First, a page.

Figure 2: CT scan showed an asymmetry of the pulmonary fields due to a suspected left posterolateral hernia (Bochdalek’s hernia) with evidence of intestinal loops.



This article reports the case of a patient who didn’t show any specific multiple symptoms so that the diagnosis was delayed despite the patient had been followed several times from a clinical point of view. NCS was eventually diagnosed, a rare disease whose diagnosis is often unknown due to the low frequency of cases. Furthermore, the syndrome occurred in an equally particular and atypical case, given that the patient’s left kidney was ectopic and the topographical anatomy of the left abdomen was disturbed due to the presence of an infrequent anatomical defect of the diaphragm and suspected herniation of the viscera.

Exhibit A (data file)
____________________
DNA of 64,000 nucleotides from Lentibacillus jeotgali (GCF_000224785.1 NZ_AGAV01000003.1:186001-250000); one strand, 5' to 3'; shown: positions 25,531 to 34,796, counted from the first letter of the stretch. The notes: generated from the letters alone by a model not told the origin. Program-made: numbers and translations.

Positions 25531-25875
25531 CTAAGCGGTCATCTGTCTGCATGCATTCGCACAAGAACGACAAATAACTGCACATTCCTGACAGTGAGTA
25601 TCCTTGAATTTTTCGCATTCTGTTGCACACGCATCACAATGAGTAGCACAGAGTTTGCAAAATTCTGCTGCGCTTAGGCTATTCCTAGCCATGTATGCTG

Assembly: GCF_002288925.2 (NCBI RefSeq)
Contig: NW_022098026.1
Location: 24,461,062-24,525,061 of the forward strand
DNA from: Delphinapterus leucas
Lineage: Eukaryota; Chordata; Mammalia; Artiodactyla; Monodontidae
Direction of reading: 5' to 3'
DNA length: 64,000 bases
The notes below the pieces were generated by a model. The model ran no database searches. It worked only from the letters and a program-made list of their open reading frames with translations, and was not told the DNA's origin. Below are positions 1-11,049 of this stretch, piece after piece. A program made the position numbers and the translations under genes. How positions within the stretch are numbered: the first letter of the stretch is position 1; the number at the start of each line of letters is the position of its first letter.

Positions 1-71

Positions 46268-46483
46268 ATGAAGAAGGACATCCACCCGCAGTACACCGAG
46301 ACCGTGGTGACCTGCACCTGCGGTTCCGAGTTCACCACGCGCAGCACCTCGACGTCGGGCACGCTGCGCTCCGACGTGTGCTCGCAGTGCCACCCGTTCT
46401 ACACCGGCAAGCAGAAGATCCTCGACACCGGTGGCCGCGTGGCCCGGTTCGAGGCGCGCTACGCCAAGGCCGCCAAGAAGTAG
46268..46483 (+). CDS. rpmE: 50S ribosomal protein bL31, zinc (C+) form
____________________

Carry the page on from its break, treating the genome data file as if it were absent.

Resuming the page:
The diagnostic process was long and difficult also due to the absence of typical symptoms, such as hematuria [1]. The patient also was thin with a weight of only 62 kg and belonged to low limit of the normal BMI range. Among conservative treatments weight gain was recommended, because an increase in retroperitoneal adipose tissue has demonstrated to resolve NCS symptoms in 30% of cases by a reduction in LRV tension [10]. The abdominal colic was triggered by intense physical exercise, especially as a result of exercises that strained the abdominal muscles and increased intra-abdominal pressure. It is thanks to the physical exercise practiced by the patient that the painful symptoms were triggered, which prompted the patient to investigate the cause and the diagnostic process to be concluded. Some exercises increase intra-abdominal pressure such as abdominal exercises (e.g. sit-ups, curl-ups, crunches, double leg lifts, exercises on machines), weighted rotation exercises (e.g. seated medicine ball twists, suspended torso rotations, rotating planks) and planks on toes and its variations (e.g. planks with feet on ball or in suspension straps, planks on hands and toes and moving to elbows). In the scientific literature, it is known that intra-abdominal pressure associated with exercise can have a negative effect on pelvic floor muscle, even if the damage varies among activities and among women [11]. Repetitive, high-impact sports seem to expose females to the highest risk for urinary incontinence [12]. In a comparative in vivo study treadmill exercise determined an increase in intra-abdominal pressure causing inhibition of venous return by compression of the large abdominal veins [13]. On the other hand, it has always been known that physical exercise benefits patients with chronic renal disease by improving blood pressure and their maximal oxygen consumption level [14]. As also presented in our case, hypertension also appears among the symptoms of NCS. This symptom was reported in the case of NCS in a young Japanese woman by Hosotani et al. and in a 22-year-old Chinese man who showed left flank pain after activity [15, 16]. Our patient was used to performing intense physical exercise; therefore, it would be desirable not to upset her habits. To make sure that physical activity couldn’t trigger any attacks of abdominal pain, she should perform exercises at a moderate intensity, avoiding exertion. The most suitable training method for the patient could be hypopressive abdominal gymnastics (HAG), a global and systemic postural technique, which is becoming very well-known [17]. This training technique relaxes the diaphragm, reduces intra-abdominal pressure, and is already used for the treatment of abdominal diastasis in the postpartum period, urinary incontinence, pelvic prolapse and chronic low back pain. Caufriez, in the 80s, developed a training consisting of 33 hypopressive exercises to be performed in different postures (sitting, kneeling, quadrupedal and supine). Each exercise involved a hypopressive maneuver including a prolonged exhalation followed by apnea. During these exercises an intense and voluntary contraction of the inspiratory accessory muscles, such as the serratus anterior, the external intercostal, the scalene and the sternocleidomastoid, was performed, keeping the glottis closed (diaphragmatic suction). HAG produces direct activation of the transverse abdominal muscle, leading to a strengthening of the abdominal wall and stabilization of the spine [18]. The lumbar spine and hamstrings become more flexible and body posture reorganizes [19]. Clearly, in our case a conservative approach was chosen, but the patient needs a close follow-up that allows to monitor her conditions from a clinical and hemodynamic point of view.